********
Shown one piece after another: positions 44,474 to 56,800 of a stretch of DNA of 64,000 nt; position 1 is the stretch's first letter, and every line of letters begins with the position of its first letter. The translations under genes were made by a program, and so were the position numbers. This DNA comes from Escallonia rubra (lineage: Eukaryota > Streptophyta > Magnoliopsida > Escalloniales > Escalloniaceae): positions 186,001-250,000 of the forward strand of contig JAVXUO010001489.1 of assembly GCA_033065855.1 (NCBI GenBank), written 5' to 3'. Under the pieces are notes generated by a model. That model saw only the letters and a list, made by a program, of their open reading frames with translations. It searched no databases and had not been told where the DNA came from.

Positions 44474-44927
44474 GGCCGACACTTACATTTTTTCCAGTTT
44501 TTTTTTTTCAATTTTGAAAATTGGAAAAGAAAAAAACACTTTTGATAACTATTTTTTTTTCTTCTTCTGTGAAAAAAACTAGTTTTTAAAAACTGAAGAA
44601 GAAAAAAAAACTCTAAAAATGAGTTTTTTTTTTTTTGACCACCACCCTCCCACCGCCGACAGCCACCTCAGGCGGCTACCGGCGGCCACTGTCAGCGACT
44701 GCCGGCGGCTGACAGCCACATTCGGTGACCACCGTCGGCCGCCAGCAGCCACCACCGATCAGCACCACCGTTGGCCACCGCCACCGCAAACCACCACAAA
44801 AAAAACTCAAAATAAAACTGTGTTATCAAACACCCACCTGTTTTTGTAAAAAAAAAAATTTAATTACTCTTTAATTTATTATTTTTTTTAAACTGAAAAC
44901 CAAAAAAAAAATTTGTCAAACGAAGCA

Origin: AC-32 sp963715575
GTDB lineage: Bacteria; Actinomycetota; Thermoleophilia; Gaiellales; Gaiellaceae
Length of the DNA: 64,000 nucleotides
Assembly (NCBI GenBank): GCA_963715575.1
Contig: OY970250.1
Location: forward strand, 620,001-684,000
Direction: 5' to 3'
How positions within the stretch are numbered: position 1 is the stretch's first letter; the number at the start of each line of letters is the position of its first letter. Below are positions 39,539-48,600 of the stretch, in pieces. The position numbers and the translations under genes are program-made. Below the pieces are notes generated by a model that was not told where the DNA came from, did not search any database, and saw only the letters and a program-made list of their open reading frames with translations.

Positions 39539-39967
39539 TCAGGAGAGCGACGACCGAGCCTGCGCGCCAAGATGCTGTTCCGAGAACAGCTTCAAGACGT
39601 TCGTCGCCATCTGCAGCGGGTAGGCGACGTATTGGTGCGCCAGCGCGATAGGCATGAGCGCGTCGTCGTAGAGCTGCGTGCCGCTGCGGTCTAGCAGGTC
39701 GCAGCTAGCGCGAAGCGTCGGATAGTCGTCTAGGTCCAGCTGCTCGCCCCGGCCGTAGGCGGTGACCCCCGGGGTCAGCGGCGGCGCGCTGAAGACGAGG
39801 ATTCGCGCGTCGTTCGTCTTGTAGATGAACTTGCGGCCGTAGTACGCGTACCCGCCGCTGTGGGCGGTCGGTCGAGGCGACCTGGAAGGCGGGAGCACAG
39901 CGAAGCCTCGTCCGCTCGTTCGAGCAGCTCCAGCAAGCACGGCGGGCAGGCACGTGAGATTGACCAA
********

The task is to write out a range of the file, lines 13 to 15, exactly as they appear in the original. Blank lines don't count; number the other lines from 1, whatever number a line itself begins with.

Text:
Contig: OY970250.1
Location: forward strand, 620,001-684,000
Direction: 5' to 3'